Facial contrast was positively correlated with rated femininity of female faces but negatively correlated with rated masculinity of male faces. After controlling for skin luminance (which is also sexually dimorphic) and ethnicity (there were both Caucasian and East Asian faces), facial contrast was still positively correlated with rated femininity of female faces and negatively correlated with rated masculinity of male faces, though the relationship was very weak for male faces. In summary, greater facial contrast was considered more feminine in female faces and less masculine in male faces. (Russell 2010, p. 10).


In different cultures and geographic areas, women have developed cosmetics to accentuate the sex difference in facial contrast:


The received style of cosmetics involves darkening the eyes and lips while leaving the rest of the face largely unchanged. This is one of two patterns of cosmetic application that could increase facial contrast (the other being to significantly lighten the entire face, except for the eyes and lips). To confirm that cosmetic application increases facial contrast, we measured the facial contrast of the set of 12 Caucasian faces that were photographed with and without cosmetics (Russell 2009). On average, facial contrast was much larger with cosmetics than without cosmetics, and greater facial contrast was found in each of the 12 faces when they were wearing cosmetics than when they were not. Both eye contrast and mouth contrast were increased by cosmetics. The large and consistent increase in facial contrast achieved with cosmetics more clearly differentiates male and female faces. (Russell 2010, p. 13)




Europeans, and European women in particular, have followed an unusual evolutionary trajectory. Some kind of selection made their outward features more colorful, more accentuated, and more visually striking, particularly the features on or near the face.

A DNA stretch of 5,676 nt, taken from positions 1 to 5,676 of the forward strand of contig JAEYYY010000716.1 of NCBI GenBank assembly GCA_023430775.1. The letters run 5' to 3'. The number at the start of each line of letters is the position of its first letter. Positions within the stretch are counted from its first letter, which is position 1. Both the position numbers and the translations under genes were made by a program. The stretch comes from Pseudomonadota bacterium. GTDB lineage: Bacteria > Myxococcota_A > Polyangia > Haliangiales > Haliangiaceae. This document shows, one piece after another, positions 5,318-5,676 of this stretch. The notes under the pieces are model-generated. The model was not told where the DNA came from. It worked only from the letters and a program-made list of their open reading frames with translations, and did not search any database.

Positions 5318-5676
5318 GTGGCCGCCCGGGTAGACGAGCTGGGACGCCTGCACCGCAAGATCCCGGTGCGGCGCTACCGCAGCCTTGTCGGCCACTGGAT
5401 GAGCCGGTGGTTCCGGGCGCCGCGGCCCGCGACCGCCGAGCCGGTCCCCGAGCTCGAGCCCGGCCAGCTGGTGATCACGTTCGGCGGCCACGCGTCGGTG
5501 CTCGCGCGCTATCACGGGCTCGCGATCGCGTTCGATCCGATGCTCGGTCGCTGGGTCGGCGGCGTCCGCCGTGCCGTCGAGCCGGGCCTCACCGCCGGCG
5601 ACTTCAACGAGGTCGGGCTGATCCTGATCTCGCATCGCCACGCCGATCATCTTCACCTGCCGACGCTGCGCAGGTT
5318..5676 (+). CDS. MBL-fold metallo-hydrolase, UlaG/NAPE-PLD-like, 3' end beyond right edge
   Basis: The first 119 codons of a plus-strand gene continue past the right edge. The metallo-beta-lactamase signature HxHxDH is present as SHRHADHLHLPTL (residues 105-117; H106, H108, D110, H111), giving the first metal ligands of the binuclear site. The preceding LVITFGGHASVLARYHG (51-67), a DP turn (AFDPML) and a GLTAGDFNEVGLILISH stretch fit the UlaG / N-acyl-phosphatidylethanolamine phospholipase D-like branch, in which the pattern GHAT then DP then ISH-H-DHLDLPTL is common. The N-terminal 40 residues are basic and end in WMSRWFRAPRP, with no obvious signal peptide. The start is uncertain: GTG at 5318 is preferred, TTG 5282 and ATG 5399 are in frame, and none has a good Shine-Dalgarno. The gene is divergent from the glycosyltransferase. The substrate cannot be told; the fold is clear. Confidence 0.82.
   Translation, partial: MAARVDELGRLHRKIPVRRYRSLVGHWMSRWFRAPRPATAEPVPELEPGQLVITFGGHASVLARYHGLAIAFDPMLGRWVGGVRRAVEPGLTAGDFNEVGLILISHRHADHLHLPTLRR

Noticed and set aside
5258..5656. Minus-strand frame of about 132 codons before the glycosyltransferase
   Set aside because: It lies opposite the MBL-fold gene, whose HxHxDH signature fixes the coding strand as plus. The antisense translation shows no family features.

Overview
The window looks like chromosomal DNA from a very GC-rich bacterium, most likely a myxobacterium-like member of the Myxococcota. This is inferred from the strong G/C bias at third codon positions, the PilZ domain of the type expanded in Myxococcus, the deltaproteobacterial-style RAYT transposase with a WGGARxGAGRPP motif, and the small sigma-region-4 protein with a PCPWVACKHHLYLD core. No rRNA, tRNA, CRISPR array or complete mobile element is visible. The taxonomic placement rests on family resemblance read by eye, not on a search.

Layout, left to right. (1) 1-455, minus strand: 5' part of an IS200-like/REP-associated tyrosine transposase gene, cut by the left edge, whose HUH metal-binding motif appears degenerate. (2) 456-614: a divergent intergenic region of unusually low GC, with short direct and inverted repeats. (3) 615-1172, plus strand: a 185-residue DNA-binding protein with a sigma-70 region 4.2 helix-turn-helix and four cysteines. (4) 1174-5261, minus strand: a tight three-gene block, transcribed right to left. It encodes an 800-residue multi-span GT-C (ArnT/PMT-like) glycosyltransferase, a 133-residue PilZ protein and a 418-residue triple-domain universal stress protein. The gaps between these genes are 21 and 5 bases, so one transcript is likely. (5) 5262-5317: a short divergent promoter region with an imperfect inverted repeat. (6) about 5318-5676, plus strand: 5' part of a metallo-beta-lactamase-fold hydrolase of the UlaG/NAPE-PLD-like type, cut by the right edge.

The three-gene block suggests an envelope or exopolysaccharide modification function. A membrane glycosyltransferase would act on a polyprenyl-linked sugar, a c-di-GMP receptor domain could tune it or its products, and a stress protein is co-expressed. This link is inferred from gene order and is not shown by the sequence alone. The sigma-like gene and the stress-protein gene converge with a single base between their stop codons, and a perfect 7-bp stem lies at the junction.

Was it sexual selection? The authors of the eye morphology study considered that possibility but rejected it because female eye morphology does not correlate with two other aspects of female attractiveness: face shape and facial averageness (Danel et al. 2020). The lack of correlation, however, may simply mean that these three aspects impose different constraints on sexual selection. Making a face more average-looking is not at all the same process as increasing its visual contrast or adding bright colors.





Danel, D.P., S. Wacewicz, Z. Lewandowski, P. Zywiczynski, and J.O. Perea-Garcia. (2018). Humans do not perceive conspecifics with a greater exposed sclera as more trustworthy: a preliminary cross-ethnic study of the function of the overexposed human sclera. Acta Ethologica 21: 203-208. https://doi.org/10.1007/s10211-018-0296-5  


Danel, D.P., S. Wacewicz, K. Kleisner, Z. Lewandowski, M.E. Kret, P. Zywiczynski, and J.O. Perea-Garcia. (2020). Sex differences in ocular morphology in Caucasian people: a dubious role of sexual selection in the evolution of sexual dimorphism of the human eye. Behavioral Ecology and Sociobiology 74(115) https://doi.org/10.1007/s00265-020-02894-1


Frost, P. (2022). European Hair, Eye, and Skin Color: Solving the Puzzle. Washington: Academica Press. ISBN 9781680538724


Kramer, S.S., and R. Russell. (2022). A Novel Human Sex Difference: Male Sclera Are Redder and Yellower than Female Sclera. Archives of Sexual Behavior 51, 2733–2740. https://doi.org/10.1007/s10508-022-02304-9


Russell, R. (2003). Sex, beauty, and the relative luminance of facial features. Perception 32(9): 1093-1107. http://dx.doi.org/10.1068/p5101


Russell, R. (2009). A sex difference in facial pigmentation and its exaggeration by cosmetics. Perception 38(8): 1211-1219. https://doi.org/10.1068/p6331


Russell, R. (2010). Why cosmetics work. In R.B. Adams Jr., N. Ambady, K. Nakayama, and S. Shimojo (Eds.) The Science of Social Vision, (pp. 186-203). New York: Oxford.


Semin, G.R., T. Palma, C. Acartürk, and A. Dziuba. (2018). Gender is not simply a matter of black and white, or is it? Philosophical Transactions of the Royal Society B Biological Sciences 373(1752):20170126. https://doi.org/10.1098/rstb.2017.0126